A View to the Future - Berkeley Lab 2005/2006 Report nameplate

Energy Technologies and Environmental Studies, page two

Berkeley Lab is leading a multi-institutional initiative, called SECUREarth, which will accelerate the study of subsurface processes that impact water resources, environmental remediation, agriculture, energy production, and climate change. The program’s mission is to ensure energy security and environmental protection.

“To meet tomorrow’s demands, we need a quantum leap in our understanding of subsurface processes — and SECUREarth can help us do that,” says Gudmundur “Bo” Bodvarsson, director of Berkeley Lab’s Earth Sciences Division and one of the architects of the program.

Photosynthesis visualization
Scientists are using supercomputers at the National Energy Research Scientific Computing Center (NERSC) to calculate and visualize the electronic structures of key molecules involved in the complex reactions of photosynthesis.

SECUREarth scientists will harness powerful scientific tools such as deep earth imaging and supercomputers to focus on two broad problems. The first is how best to clean up and isolate subsurface waste, whether it’s existing waste such as at the Hanford Site in Washington state, or potential waste, such as at the proposed Yucca Mountain nuclear waste repository. The second problem concerns how to most efficiently locate and extract the subsurface resources that drive the nation’s economy. These include methane hydrates, oil and gas, geothermal energy such as hot water and steam, and water for agriculture, power plants, and drinking needs.

Berkeley Lab scientists are also seeking ways to make fuel and electricity directly from sunlight in an effort to create energy without emitting carbon into the atmosphere.

One option is to mimic nature. Through photosynthesis, green plants are able to harvest energy from sunlight and convert it to chemical energy. If scientists can create artificial versions of photosynthesis, the dream of solar power as a clean, efficient and sustainable source of energy for humanity could be realized.

But photosynthesis is a complex process. Fortunately, an important piece of the photosynthesis puzzle is now in place. Researchers with Berkeley Lab and UC Berkeley have identified one of the key molecules that help protect plants from oxidation damage as the result of absorbing too much light. The researchers determined that when chlorophyll molecules in green plants take in more solar energy than they are able to immediately use, molecules of zeaxanthin carry away the excess energy. This study was led by Lab Deputy Director Graham Fleming and Kris Niyogi, who holds a joint appointment with Berkeley Lab and UC Berkeley.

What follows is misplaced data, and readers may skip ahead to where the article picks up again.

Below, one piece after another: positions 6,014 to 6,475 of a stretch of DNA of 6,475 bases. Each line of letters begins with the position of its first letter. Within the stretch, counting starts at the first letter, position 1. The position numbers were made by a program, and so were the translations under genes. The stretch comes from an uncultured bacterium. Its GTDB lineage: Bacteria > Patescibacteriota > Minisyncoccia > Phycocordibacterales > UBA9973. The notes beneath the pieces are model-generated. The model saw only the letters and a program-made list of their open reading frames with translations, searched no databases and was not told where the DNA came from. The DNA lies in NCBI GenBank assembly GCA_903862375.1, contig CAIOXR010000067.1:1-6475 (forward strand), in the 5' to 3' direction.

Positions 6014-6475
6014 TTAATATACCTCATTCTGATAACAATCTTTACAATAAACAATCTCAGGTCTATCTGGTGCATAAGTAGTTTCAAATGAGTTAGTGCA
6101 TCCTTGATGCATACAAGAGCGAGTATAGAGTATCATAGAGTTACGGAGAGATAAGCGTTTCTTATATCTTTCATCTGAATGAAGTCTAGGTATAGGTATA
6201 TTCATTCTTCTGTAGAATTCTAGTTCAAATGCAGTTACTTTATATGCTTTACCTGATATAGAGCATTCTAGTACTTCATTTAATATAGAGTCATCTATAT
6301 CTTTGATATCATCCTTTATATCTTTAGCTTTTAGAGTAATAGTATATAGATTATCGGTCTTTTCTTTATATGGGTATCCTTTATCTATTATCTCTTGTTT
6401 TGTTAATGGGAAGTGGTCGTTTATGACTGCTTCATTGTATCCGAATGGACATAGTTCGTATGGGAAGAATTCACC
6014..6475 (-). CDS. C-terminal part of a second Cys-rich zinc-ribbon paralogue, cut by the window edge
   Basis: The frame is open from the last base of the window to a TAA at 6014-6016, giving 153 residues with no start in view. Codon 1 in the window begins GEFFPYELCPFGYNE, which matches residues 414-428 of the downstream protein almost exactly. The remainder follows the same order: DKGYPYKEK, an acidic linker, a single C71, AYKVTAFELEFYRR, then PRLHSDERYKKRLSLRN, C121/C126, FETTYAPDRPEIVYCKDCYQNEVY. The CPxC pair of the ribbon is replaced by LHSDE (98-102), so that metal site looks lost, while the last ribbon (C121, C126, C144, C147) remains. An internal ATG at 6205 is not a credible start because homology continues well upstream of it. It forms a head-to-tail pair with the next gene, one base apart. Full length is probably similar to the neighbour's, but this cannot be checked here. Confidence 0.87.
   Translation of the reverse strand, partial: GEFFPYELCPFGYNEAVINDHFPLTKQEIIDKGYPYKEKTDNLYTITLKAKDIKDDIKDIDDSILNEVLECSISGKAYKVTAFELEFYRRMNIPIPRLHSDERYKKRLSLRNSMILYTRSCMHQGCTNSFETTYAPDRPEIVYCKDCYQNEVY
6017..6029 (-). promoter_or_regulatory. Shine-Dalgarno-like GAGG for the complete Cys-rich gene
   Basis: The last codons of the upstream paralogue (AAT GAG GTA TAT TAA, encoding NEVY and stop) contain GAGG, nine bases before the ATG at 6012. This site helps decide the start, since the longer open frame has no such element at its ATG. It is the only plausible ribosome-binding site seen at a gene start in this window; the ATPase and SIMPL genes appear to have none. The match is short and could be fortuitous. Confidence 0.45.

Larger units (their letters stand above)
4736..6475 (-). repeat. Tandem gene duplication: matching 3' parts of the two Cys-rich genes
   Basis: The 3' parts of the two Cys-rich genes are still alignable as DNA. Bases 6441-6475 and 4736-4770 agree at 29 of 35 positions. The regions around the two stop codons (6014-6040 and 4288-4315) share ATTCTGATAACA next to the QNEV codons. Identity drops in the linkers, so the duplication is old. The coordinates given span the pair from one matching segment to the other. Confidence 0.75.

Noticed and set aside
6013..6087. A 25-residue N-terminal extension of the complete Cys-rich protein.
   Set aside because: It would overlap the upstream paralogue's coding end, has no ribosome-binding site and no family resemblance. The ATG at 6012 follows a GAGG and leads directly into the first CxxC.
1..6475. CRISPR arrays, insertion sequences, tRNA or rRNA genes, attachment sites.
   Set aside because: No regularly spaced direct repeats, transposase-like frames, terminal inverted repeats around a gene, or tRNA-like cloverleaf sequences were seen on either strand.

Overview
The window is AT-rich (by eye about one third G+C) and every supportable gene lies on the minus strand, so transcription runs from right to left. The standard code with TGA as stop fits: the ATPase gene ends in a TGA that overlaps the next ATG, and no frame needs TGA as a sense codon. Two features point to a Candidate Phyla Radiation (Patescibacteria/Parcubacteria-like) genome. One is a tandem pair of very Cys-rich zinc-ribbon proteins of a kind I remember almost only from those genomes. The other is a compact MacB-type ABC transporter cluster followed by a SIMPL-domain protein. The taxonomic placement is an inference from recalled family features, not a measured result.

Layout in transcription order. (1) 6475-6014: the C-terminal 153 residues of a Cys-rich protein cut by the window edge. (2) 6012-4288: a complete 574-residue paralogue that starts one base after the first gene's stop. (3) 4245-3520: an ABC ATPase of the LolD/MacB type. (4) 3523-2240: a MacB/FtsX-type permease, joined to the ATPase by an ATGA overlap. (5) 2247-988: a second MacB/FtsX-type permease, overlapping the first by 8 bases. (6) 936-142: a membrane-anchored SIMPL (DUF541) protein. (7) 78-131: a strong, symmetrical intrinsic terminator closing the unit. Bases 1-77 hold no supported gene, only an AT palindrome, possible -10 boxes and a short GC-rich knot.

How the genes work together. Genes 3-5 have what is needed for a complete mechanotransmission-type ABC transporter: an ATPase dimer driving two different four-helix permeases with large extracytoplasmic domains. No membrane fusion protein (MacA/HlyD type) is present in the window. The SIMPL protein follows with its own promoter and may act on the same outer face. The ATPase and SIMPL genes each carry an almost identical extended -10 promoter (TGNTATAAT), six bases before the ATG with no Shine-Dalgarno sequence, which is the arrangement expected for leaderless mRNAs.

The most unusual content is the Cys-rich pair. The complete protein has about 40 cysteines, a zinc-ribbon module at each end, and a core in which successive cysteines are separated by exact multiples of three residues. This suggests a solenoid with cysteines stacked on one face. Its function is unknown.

If scientists can learn to emulate nature’s technique and create artificial versions of photosynthesis, then people could effectively tap into the sun as a clean, efficient, sustainable and carbon-neutral source of energy.

Another promising clean energy idea is a new generation of solar cells that combine nanotechnology with plastic electronics. Such hybrid solar cells will be cheaper and easier to make than their semiconductor counterparts.

“We have demonstrated that semiconductor nanorods can be used to fabricate readily processed and energy-efficient hybrid solar cells together with polymers,” says Paul Alivisatos, a chemist who holds a joint appointment with Berkeley Lab’s Materials Science Division and UC Berkeley.

Berkeley Lab scientists are also world leaders in learning how to sequester carbon dioxide deep underground and in the ocean, where it can’t wreak havoc on the Earth’s climate. It’s estimated that each year seven billion tons of carbon dioxide enter the atmosphere through the burning of fossil fuels.

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